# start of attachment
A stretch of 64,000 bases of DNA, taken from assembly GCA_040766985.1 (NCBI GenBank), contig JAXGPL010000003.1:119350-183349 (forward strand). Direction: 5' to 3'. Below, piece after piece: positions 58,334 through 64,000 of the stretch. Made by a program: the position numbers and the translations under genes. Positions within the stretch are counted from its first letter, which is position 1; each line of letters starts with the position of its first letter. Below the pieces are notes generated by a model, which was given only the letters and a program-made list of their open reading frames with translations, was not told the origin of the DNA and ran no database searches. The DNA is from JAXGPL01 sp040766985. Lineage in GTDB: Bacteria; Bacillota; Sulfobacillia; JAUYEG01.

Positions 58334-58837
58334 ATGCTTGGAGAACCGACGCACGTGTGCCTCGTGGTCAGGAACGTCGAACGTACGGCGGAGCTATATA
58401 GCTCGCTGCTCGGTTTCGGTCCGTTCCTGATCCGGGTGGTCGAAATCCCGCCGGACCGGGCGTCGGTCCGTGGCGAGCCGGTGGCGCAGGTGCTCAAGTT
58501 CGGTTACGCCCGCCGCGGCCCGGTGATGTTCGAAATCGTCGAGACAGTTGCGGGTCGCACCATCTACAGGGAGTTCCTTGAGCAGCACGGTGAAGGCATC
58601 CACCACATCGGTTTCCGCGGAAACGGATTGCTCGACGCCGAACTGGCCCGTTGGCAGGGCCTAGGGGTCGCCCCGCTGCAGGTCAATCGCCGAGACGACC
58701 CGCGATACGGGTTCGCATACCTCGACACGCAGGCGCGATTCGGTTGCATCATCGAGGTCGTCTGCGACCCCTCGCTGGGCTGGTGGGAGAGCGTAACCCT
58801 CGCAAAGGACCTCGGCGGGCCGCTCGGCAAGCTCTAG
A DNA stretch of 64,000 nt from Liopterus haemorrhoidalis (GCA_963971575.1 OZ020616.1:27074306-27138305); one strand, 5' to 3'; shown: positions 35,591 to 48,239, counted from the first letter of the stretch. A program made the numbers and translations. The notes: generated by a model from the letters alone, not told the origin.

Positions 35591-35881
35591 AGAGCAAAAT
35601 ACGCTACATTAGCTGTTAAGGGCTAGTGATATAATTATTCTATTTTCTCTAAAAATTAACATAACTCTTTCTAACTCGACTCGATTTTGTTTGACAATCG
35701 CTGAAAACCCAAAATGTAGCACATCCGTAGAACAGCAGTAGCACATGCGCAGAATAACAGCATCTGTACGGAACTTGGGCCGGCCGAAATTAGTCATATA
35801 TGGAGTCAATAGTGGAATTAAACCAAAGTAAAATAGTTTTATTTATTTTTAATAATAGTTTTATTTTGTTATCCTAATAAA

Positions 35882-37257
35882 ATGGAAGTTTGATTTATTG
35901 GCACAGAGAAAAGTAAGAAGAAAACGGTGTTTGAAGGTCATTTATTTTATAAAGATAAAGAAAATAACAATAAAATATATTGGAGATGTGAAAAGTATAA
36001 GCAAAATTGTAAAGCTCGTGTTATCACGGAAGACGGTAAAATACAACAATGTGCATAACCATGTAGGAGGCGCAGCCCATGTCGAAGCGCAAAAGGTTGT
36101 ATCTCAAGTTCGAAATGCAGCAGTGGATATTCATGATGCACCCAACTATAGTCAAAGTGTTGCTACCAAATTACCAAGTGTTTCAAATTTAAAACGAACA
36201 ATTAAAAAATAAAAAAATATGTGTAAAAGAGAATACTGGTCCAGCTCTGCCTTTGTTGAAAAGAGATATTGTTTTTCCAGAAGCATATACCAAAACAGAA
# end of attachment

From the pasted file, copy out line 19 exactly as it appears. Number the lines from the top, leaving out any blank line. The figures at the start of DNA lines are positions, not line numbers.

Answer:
36101 ATCTCAAGTTCGAAATGCAGCAGTGGATATTCATGATGCACCCAACTATAGTCAAAGTGTTGCTACCAAATTACCAAGTGTTTCAAATTTAAAACGAACA